The Warth Court indicated it might be more receptive to challenges directed at specific restrictions on particular housing project proposals. Id. at 516, 95 S. Ct. 2197. In Village of Arlington Heights v. Metropolitan Housing Development Corp., 429 U.S. 252, 97 S. Ct. 555, 50 L. Ed. 2d 450 (1977), the Court confirmed this indication, holding that the plaintiff a developer seeking permission to construct low-income housing had standing to challenge refusal of a zoning variance for the project. "When a project is as detailed and specific as Lincoln Green, a court is not required to engage in undue speculation as a predicate for finding that the plaintiff has the requisite personal stake in the controversy." 429 U.S. at 261-62, 97 S. Ct. at 561.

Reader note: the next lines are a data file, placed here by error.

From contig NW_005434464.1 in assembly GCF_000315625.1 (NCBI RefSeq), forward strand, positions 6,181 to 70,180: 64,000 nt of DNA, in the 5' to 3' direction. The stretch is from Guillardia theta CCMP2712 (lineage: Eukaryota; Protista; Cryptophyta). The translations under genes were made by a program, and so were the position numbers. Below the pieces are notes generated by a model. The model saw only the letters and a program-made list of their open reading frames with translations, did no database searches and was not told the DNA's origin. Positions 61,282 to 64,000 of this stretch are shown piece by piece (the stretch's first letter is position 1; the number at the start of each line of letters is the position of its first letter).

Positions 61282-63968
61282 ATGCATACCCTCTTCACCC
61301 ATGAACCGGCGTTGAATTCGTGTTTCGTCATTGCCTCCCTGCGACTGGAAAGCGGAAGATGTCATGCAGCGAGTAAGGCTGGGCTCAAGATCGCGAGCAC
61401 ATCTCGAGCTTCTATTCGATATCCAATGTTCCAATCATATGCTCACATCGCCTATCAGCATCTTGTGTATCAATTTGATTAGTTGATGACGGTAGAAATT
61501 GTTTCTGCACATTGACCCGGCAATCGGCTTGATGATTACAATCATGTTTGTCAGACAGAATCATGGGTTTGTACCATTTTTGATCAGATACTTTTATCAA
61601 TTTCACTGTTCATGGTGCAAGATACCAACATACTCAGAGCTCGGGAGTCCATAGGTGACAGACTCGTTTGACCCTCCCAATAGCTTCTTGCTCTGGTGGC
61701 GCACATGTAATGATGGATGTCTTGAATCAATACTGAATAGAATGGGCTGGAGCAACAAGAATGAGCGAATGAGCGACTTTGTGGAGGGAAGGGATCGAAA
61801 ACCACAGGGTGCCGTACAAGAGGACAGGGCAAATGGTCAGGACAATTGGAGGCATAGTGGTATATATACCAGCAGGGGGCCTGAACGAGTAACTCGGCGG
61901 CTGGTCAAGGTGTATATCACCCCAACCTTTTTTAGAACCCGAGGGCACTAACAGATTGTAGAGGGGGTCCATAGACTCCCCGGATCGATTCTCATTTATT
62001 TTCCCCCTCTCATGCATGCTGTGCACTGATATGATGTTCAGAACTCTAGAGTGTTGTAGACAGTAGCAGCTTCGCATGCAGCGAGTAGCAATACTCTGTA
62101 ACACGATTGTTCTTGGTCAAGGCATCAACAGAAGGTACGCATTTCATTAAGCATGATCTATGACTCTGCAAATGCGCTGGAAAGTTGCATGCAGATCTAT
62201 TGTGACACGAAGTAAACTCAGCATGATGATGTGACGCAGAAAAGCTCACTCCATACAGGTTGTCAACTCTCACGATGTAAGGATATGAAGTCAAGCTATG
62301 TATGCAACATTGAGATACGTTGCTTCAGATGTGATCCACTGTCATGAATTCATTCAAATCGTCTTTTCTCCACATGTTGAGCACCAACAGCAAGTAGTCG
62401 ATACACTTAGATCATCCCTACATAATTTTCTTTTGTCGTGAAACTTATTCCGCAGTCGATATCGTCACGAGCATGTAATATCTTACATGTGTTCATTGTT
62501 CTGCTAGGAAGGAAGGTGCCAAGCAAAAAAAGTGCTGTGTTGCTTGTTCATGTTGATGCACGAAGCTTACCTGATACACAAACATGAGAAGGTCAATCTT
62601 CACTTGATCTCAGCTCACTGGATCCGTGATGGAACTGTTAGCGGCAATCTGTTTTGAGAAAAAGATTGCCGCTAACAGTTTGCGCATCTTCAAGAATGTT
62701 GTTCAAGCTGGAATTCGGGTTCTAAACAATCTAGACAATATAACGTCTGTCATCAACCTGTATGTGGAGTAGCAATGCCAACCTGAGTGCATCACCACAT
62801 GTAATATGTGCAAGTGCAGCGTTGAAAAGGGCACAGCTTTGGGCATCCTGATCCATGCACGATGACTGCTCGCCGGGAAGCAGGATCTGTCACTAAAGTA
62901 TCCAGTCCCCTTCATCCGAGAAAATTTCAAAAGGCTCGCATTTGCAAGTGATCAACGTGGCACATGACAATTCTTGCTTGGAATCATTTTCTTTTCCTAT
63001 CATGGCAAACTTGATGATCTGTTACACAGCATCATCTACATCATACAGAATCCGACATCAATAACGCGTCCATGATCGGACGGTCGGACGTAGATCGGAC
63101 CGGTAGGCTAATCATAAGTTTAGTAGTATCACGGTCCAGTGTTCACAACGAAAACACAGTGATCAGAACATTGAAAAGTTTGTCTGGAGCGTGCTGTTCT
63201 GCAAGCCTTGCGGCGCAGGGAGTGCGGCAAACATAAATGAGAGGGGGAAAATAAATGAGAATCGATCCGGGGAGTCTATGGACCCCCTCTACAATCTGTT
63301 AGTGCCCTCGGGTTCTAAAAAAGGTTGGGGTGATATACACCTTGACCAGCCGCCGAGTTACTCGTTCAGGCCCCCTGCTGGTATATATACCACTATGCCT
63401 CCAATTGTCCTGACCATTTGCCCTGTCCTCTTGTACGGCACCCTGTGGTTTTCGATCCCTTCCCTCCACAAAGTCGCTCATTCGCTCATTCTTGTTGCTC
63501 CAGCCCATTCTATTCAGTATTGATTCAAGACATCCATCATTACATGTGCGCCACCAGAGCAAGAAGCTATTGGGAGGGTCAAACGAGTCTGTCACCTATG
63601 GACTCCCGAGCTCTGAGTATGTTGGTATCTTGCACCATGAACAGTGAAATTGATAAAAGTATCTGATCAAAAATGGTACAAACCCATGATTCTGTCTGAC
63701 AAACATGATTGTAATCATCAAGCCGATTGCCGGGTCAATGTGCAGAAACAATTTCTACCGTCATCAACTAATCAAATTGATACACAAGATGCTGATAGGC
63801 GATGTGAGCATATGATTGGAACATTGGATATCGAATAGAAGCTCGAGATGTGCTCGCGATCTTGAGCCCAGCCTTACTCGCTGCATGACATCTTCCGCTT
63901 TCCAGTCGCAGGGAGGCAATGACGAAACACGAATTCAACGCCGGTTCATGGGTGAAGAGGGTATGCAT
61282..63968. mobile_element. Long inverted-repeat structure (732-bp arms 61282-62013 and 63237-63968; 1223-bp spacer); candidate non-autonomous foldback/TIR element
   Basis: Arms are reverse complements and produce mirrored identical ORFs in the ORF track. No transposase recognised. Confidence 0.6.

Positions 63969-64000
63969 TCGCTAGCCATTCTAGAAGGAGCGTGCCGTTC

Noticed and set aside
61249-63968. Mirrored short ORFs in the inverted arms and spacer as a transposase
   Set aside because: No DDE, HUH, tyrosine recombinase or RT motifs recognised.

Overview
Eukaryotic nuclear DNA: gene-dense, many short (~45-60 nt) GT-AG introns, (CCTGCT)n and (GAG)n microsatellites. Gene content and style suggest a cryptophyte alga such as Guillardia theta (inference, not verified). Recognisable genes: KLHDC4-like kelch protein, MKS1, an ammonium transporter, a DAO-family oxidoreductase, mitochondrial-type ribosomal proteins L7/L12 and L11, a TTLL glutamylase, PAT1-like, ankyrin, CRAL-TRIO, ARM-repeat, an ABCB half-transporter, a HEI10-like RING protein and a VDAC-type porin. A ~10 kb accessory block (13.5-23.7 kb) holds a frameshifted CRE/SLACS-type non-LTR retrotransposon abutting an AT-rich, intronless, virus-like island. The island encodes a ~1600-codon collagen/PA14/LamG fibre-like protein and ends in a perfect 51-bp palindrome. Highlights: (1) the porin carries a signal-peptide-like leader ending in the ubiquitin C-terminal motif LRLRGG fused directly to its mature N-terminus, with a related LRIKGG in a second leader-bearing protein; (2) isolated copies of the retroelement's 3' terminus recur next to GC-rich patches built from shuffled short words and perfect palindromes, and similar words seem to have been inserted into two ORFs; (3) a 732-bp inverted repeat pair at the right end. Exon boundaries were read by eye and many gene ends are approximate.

The final factor of redressability is illustrated in the Court's decision in Simon v. Eastern Kentucky Welfare Rights Organization (EKWRO), 426 U.S. 26, 96 S. Ct. 1917, 48 L. Ed. 2d 450 (1976). Declaring that a "federal court (can) act only to redress injury that fairly can be traced to the challenged action of the defendant, and not injury that results from the independent action of some third party not before the court," 426 U.S. at 41-42, 96 S. Ct. at 1926, the majority found the complaint unavailing because it was "purely speculative" whether the harm of immediate concern to plaintiffs could fairly be traced to the actions of the defendant. Id. at 42-43, 96 S. Ct. 1917. As a result, there could be no assurance that any relief the Court granted would actually benefit the plaintiffs. Id. In Duke Power, by contrast, the Court upheld plaintiffs' standing where the district court had found a "but for" relationship between the challenged statute and the alleged harm. 438 U.S. at 75, 98 S. Ct. 2620, 57 L. Ed. 2d 595.